This weekend we found the Cooper's Hawks making a nest in the neighborhood, so that earns them a spot on this week's Feathursday blog. They nested here in 2015 and 2016, then skipped 2017, probably because Crows built a nest in that area. They were back in 2018, and it's good to see the hawks back again now in 2019.

The Cooper's Hawk is a marvelous predator, one I never tire of watching. It's a woodland hunter, so you'll seldom see it soaring high in the sky, like Red-tailed Hawks. It prefers to be in the thick of things, where its relatively short wings and long tail offer maximum maneuverability when chasing small birds through dense brush. I've never seen one make a kill, but I have seen them immediately after a kill, feasting on Woodcock, Flickers, Downy Woodpeckers--a wide variety of prey, almost always birds.


And watching a family of Cooper's Hawks through the nesting cycle, I learned that their prey plays an important role in their mating ritual as well. It turns out that the way to the heart of the female Cooper's Hawk is through her stomach. The male brings her a food offering, as a prelude to copulation. In the attached photo, you can see the female's dinner at her feet. (Obviously, the male didn't give her time to finish.)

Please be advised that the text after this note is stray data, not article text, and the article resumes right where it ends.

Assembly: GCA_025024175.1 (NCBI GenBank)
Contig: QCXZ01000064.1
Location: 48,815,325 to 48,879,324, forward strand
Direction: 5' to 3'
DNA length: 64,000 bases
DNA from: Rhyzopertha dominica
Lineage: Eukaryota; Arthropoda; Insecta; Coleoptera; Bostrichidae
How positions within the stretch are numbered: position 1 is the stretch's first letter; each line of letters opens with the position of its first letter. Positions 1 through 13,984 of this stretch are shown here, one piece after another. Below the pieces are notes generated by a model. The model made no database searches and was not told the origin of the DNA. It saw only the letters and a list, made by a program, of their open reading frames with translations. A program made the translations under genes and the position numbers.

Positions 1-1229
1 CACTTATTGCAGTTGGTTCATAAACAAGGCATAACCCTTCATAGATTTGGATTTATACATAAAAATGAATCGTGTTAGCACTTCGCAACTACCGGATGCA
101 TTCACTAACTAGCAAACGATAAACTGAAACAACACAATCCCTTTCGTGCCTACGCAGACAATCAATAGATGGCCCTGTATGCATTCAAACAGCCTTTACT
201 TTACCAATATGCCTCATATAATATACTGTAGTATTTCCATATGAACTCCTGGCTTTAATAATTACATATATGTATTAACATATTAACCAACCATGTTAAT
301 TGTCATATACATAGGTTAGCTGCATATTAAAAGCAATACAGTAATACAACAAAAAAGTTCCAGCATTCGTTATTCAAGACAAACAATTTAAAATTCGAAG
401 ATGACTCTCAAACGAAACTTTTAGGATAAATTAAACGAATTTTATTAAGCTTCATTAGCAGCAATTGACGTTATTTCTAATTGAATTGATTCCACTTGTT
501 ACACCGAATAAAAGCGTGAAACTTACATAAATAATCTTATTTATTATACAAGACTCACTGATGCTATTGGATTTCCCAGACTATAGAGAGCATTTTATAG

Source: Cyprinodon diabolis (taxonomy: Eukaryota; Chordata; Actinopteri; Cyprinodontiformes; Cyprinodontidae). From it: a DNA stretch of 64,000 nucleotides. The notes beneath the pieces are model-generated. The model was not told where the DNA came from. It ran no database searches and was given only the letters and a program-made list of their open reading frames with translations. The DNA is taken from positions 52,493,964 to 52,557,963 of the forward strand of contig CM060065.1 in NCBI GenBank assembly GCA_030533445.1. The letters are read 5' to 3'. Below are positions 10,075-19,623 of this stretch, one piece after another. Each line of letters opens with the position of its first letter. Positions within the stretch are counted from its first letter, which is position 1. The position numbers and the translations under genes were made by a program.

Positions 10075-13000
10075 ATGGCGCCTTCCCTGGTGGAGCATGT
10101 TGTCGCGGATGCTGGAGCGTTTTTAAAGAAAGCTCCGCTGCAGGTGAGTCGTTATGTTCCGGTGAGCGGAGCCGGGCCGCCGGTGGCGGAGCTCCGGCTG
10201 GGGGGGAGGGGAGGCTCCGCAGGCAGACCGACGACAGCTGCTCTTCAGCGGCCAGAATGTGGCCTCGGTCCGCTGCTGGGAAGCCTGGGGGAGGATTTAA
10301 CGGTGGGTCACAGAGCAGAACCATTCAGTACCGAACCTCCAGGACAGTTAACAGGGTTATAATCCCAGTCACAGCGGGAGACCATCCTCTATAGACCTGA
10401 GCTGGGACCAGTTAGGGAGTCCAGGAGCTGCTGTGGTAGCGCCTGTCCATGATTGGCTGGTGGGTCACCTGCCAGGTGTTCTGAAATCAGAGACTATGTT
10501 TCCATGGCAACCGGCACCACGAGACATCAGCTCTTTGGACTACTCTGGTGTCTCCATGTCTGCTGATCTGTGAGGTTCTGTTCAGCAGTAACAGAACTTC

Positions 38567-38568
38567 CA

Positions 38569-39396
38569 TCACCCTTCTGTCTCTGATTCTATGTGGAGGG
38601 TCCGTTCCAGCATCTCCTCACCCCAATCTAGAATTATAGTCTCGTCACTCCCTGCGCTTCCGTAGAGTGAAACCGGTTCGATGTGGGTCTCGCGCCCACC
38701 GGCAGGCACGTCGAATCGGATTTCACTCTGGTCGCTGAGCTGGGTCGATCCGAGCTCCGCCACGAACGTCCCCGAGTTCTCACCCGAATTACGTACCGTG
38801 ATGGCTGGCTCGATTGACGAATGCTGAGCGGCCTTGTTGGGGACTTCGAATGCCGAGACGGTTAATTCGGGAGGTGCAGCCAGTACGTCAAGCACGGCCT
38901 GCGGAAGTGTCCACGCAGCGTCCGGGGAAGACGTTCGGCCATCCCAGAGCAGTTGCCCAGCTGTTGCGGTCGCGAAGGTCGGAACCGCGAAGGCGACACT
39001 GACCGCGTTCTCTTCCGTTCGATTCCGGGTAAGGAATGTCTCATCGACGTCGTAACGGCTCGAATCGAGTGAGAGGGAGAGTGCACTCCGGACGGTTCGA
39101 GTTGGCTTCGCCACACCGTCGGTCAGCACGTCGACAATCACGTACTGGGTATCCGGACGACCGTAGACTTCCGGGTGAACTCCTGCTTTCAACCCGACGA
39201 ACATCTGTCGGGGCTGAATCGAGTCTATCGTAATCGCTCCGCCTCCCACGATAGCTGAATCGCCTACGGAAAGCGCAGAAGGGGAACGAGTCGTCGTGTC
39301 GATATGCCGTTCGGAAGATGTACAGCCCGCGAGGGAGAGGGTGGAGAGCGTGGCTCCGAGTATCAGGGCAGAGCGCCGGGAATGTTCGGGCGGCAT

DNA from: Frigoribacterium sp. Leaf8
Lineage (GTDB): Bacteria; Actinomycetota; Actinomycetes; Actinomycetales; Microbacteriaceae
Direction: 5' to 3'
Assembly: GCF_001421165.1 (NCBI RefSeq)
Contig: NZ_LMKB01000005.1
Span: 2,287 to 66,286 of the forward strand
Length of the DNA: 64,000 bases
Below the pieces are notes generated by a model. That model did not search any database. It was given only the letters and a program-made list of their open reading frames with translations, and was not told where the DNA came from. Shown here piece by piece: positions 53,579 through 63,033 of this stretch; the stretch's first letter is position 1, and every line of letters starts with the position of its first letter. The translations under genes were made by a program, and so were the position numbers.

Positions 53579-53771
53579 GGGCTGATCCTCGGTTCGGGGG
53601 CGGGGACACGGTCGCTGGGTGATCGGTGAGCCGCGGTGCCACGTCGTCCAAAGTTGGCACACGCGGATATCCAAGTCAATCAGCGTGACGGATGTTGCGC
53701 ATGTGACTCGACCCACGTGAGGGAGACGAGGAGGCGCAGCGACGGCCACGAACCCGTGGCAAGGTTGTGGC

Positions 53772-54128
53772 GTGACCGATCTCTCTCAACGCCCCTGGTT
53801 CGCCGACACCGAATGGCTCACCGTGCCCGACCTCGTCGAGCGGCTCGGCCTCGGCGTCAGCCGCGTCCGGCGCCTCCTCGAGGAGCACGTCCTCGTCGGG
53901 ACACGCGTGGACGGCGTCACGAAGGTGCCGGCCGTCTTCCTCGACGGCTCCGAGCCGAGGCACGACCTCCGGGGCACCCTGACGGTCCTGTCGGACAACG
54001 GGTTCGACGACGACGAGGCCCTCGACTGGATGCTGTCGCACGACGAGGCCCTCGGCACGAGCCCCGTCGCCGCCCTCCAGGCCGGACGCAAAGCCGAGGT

They build a rough nest of large sticks, high in the upper canopy of large deciduous trees. The nests that I've watched had three chicks each, and as far as I can tell, they all grew to maturity. 

Having these marvelous birds of prey establish their home right here in our neighborhood has allowed us to witness nature's drama unfold daily, sometimes with a touch of humor. One spring day I watched the female as she sat in the tree overlooking the tennis courts. Her gaze followed the ball back and forth, as if she were debating whether to make a dive for it or not. Several summers ago, I saw a young fledgling make a dive for a ball that someone had thrown for her dog. It missed the ball, but scared the lady and the dog. Could be a good way to get folks to leash their dogs! ;)

Dan's Feathursday Feature is a weekly contribution to the COS blog featuring the thoughts, insights and pictures of Chicago birder, Dan Lory on birds of the Chicago region.